(d) They placed the curtains along the length of the Mishkan (thirty Amos), plus the planks of the west-wall (one Amah), leaving nine Amos to cover the Western planks completely - although the sockets remained uncovered.

(a) The Ohel was the second set of goats' hair coverings, that covered the 'Mishkan'.

(b) Each of the eleven curtains that comprised the 'Ohel' was thirty by four Amos. Consequently, once the two groups of five and six had been stitched together and then joined by means of loops and clasps, the Ohel was thirty by forty-four Amos.

(c) According to Rebbi Nechemyah ...

1. ... the 'Ohel' covered the one Amah of planks that were left uncovered by the 'Mishkan'.
2. ... the extra four Amos of length, were divided into two: two Amos hung down in front, like the veil of a modest bride, the other two Amos hung down at the back, to cover the Amah of the sockets and one Amah with trailed on the ground.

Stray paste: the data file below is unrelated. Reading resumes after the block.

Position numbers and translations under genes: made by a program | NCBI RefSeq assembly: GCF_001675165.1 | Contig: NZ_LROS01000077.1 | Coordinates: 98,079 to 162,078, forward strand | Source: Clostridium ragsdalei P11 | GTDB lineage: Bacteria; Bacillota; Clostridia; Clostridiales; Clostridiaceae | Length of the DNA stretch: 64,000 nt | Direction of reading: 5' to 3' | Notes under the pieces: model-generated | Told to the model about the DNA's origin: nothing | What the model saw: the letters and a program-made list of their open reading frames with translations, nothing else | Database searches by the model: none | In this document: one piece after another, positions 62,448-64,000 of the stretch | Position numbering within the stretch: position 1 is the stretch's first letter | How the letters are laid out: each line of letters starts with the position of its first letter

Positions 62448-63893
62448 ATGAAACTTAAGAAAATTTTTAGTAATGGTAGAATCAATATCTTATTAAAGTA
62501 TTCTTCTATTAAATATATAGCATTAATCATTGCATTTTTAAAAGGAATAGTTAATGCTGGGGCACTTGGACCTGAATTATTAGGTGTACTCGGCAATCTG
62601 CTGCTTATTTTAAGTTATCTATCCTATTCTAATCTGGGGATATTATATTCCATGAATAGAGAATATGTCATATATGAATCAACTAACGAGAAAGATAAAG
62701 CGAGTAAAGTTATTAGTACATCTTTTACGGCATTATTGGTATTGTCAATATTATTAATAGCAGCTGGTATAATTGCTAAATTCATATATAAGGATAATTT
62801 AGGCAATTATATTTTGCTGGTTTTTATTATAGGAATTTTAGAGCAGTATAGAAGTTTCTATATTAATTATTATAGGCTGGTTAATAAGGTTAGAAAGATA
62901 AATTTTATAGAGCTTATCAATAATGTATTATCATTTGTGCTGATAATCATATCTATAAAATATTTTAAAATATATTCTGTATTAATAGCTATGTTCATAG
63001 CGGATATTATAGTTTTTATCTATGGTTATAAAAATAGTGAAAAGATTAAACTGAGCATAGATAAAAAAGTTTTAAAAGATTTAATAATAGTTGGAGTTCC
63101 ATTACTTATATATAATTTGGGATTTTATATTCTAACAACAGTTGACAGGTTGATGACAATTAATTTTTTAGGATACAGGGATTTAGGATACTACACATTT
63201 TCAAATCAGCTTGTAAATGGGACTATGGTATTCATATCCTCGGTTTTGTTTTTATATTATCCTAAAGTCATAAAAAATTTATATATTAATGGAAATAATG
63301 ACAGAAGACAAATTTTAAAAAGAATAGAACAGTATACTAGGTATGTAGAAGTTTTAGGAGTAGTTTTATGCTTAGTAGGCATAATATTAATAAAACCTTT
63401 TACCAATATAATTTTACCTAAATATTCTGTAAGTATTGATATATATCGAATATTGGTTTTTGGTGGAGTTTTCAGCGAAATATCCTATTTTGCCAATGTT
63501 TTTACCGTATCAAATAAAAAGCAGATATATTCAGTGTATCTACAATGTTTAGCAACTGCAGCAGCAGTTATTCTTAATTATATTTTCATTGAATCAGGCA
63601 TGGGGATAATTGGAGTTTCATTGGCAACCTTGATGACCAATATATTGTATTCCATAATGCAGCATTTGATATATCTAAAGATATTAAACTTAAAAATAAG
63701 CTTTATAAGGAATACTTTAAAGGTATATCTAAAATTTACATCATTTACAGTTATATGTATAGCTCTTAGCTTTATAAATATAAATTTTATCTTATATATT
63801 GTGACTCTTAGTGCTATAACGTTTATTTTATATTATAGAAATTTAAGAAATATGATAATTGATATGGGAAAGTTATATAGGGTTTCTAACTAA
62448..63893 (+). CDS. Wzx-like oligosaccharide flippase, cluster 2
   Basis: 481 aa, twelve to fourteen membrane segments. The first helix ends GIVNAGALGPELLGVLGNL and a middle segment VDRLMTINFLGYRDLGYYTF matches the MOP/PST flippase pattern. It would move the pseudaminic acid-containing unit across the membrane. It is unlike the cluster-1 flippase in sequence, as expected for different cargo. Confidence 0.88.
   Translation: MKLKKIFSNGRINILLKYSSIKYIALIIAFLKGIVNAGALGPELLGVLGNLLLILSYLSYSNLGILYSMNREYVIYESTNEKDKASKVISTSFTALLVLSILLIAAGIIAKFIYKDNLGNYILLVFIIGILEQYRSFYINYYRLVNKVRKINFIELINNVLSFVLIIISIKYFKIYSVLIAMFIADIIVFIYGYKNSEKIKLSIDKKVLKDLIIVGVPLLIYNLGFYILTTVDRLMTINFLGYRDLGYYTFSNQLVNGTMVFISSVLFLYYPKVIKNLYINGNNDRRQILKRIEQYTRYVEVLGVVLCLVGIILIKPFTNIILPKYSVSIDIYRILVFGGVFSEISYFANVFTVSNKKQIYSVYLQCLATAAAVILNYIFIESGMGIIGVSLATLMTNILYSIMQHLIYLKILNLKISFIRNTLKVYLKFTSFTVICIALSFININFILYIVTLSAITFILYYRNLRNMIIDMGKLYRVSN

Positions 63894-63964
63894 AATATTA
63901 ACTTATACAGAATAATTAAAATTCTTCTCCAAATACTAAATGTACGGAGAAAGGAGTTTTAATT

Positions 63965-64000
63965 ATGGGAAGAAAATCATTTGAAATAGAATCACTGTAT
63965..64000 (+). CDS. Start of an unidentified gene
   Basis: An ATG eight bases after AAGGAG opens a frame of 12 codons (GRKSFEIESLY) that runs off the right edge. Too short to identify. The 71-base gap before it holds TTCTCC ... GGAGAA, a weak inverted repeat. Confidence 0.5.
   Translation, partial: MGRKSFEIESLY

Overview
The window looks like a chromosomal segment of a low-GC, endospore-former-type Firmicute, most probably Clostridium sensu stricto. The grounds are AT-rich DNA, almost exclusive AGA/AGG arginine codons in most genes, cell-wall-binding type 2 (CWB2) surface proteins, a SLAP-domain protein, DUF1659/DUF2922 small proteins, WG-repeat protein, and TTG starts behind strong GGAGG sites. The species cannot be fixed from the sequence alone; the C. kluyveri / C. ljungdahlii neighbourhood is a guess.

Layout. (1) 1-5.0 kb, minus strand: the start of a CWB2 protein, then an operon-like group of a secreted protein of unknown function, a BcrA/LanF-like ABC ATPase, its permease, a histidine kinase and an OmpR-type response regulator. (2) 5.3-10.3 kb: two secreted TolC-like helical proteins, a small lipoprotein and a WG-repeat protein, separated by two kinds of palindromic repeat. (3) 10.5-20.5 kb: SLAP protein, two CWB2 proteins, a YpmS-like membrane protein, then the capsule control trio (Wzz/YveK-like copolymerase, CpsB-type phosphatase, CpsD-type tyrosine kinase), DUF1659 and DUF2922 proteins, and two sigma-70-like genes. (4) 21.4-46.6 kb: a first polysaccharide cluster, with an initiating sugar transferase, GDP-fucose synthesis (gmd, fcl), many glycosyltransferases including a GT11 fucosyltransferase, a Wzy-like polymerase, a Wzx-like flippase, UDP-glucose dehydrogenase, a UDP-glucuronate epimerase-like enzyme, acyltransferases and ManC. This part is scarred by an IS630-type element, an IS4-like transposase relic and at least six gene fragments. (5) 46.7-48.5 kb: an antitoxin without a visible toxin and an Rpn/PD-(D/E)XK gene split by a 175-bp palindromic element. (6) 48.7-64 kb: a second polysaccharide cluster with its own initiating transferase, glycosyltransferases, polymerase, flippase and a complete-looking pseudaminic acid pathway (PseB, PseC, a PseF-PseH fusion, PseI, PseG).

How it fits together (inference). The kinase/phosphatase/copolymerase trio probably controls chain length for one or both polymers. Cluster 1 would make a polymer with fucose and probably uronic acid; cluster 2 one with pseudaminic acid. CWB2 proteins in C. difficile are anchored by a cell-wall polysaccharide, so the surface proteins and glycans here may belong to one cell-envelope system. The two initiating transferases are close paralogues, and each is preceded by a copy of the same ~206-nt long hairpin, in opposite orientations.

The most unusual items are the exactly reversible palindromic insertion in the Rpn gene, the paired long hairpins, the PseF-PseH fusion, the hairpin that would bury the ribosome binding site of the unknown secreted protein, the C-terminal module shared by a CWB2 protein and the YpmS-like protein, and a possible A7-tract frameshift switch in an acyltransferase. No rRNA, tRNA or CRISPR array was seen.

(d) Rebbi Yehudah explains "Chatzi ha'Yeri'ah ha'Odefes *Tisrach* Achorei ha'Mishkan" literally, to mean that half of the extra four Amos trailed behind the Mishkan. But according to Rebbi Nechemyah, it means that the two Amos hung down lower than the curtains of the 'Mishkan' - though only *one* Amah (a quarter of the extra curtain) actually trailed on the ground.
(a) Each plank was cut in two places at its base, to a depth of one Amah, to form two rectangular-shaped prongs which fitted into similar shaped holes in the silver sockets, and allowed each plank to sit flush on top of two sockets.

(b) The clasps and the loops (as we already described above in 7b. and 8a.) served to join the two groups of curtains that comprised the 'Mishkan' and the two groups of curtains that comprised the 'Ohel' - fifty sets of golden clasps and Techeles loops for the former, and fifty sets of copper clasps and (presumably Techeles) loops for the latter.

(c) The Mishkan was manufactured from 'Techeles, Argaman, Tola'as Shani and Shesh' - the first three, wool, the latter, linen.

(d) Superior wisdom was needed to manufacture the goat's-hair curtains, because it was washed and spun directly from the backs of the goats.